Conservative, Celibate, Gay and Catholic

This is an especially interesting article since it was published in the NY Times and deals fairly with Eve Tushnet, a writer who is a convert to Catholicism and is an openly gay woman who is celibate and is a conservative who argues against gay marriage.

nytimes.com/2010/06/05/us/05beliefs.html?ref=todayspaper

I wish her well. God Bless her.

Wow, that is an amazing story.

When she listens to gregorian chant before going to Church, than I will take her seriously.
I do have a great enjoyment of certain synth pop music, as well as many other forms, but I think this is someone who is going in the right direction but has not yet matured to the full flower.

You gotta start somewhere.

I might also add the she is still opposed to the full teaching of the church because:

“2358 The number of men and women who have deep-seated homosexual tendencies is not negligible. This inclination, which is objectively disordered, constitutes for most of them a trial. They must be accepted with respect, compassion, and sensitivity.”

vatican.va/archive/catechism/p3s2c2a6.htm

the condition of homosexuality itself is taught as disordered, and before 1973, this was also the concensus of the psychiatrict community.

Frankly I would excommunicate people who are opposed to the full teaching, but in that case I might excommunicate myself as well :wink:

It is taught as disordered but not infallibly so-whether it is a physiological condition or an emotional one the end is the same.The Church doers not presume to define causality but all are called to chastity depending their station in life.Kudos to this brave young woman and I hope you were being facecious about Gregorian chant.I,ve got 5 cds and believe me they’re better in Church as they add to the solemnity of ther mass but easy lisdtening they ain’t.

“Openly gay, openly Catholic, and openly celibate . . .”

Okay. I can applaud Ms. Tushnet on being celibate instead of living the “gay lifestyle”. That’s a good thing. :smiley:

However, I must say, is it even morally right (at least in the Catholic Church) to have “gay pride” (which usually implies not viewing it as a disorder), even when you aren’t living the “gay lifestyle”?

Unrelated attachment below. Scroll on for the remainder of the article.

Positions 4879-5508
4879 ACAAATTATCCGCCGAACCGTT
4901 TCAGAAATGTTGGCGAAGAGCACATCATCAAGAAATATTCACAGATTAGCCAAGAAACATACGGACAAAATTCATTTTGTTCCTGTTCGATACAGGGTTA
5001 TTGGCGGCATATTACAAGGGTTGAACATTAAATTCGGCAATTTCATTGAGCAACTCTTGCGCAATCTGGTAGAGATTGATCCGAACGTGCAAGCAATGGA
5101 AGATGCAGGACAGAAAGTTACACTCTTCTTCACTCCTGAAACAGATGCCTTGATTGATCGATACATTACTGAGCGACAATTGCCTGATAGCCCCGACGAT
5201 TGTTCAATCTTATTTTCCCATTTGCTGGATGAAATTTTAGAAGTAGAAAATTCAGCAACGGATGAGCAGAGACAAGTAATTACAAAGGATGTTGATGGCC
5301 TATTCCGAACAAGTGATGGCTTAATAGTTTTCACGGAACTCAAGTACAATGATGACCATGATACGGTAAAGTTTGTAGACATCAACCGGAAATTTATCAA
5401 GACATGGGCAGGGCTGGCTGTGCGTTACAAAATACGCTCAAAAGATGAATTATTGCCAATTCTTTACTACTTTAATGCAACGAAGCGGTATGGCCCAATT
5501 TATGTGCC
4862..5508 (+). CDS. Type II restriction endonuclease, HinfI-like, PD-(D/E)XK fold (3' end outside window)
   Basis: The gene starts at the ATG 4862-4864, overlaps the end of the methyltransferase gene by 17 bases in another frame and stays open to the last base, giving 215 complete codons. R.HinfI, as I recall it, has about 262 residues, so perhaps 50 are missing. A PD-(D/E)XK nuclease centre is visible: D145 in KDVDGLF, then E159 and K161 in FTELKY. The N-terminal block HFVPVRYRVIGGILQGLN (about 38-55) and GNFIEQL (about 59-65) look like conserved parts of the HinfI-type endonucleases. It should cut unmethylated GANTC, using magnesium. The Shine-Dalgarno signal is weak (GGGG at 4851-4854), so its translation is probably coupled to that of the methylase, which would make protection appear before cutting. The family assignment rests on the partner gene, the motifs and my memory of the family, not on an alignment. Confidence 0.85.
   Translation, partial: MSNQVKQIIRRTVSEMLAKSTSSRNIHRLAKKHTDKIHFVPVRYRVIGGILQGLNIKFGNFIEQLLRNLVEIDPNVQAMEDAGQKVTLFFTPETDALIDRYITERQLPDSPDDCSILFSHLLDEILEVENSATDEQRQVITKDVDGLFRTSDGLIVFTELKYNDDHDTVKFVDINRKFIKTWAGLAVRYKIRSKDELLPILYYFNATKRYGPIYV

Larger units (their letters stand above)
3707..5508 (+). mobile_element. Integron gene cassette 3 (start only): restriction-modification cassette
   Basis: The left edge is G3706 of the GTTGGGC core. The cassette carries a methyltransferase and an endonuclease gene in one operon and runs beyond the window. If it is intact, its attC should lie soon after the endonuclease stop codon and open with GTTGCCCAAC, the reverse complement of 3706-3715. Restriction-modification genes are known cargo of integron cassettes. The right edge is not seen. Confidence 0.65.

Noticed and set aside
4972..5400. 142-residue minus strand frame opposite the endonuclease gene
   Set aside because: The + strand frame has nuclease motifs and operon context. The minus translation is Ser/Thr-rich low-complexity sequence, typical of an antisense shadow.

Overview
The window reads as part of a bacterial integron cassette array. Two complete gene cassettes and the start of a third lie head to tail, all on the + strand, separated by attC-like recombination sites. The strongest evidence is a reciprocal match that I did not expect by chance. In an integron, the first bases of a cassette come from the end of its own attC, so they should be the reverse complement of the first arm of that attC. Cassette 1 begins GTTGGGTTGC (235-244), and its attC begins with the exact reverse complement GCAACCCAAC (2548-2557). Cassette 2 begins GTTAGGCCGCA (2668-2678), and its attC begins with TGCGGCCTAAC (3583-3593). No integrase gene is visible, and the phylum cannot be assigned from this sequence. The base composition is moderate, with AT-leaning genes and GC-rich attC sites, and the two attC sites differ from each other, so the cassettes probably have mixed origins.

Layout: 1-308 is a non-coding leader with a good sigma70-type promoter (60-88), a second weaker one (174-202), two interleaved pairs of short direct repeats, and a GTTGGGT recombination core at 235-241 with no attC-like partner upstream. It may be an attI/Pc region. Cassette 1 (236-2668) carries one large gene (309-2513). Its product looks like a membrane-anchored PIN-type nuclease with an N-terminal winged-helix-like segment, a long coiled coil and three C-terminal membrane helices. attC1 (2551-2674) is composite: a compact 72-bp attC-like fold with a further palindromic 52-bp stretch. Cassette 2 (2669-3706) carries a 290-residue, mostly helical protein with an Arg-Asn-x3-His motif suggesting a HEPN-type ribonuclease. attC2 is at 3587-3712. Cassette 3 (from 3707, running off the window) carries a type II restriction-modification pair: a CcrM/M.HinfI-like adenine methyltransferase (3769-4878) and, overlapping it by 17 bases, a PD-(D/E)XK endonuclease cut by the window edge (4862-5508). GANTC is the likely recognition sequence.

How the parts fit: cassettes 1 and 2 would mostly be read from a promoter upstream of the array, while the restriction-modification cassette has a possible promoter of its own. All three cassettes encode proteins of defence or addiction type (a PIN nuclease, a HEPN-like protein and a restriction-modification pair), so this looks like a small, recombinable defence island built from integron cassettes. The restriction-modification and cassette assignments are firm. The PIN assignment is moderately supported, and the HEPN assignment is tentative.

That is what confuses me here.

P.S.: IMHO, I think she’s getting there, but I don’t think she’s exactly there yet, if you know what I mean. :slight_smile:

The article says “she does not see herself as disordered”.
But unless I’m missing something, she never says that. And I don’t see how she could. It sounds to me like she certainly does recognize the intrinsically disordered aspect… especially if she’s out there defending the teachings of the Church on this matter. She might not say it very explicitly, but I think she must grant it. Unless I’m missing something else she said?

As I said above, I’m not convinced that she doesn’t view it as a disorder. It seems to me like she must… and she’s just choosing to accept it as her cross, and let the world know that she can carry it proudly. It’s an equivocation on “gay pride”.

That certainly might also be true, to some extent. But it sounds to me like she’s very close. :slight_smile:

Disordered in the psychological sense and disordered in the theological sense are two different things.
In the theological sense disordered means that a particular action or inclination is not ordered to its proper end. Due to orignal sin we all have disordered inclinations and desires. When we sin we participate in disordered actions.

To say that something is a psychological disorder means that individuals have problems functioning due to the particular issue.

Artificial birth control is a disordered act, but someone who does it is not psychologically disordered.
Lust is a disordered inclination but lusting after one’s neighbor does not mean you have a mental disorder.

In a similiar way, people who have the homosexual orientation have a disordered sexual inclination, but it doesn’t prevent them from functioning morally or in a way that would be detrimental to normal living.

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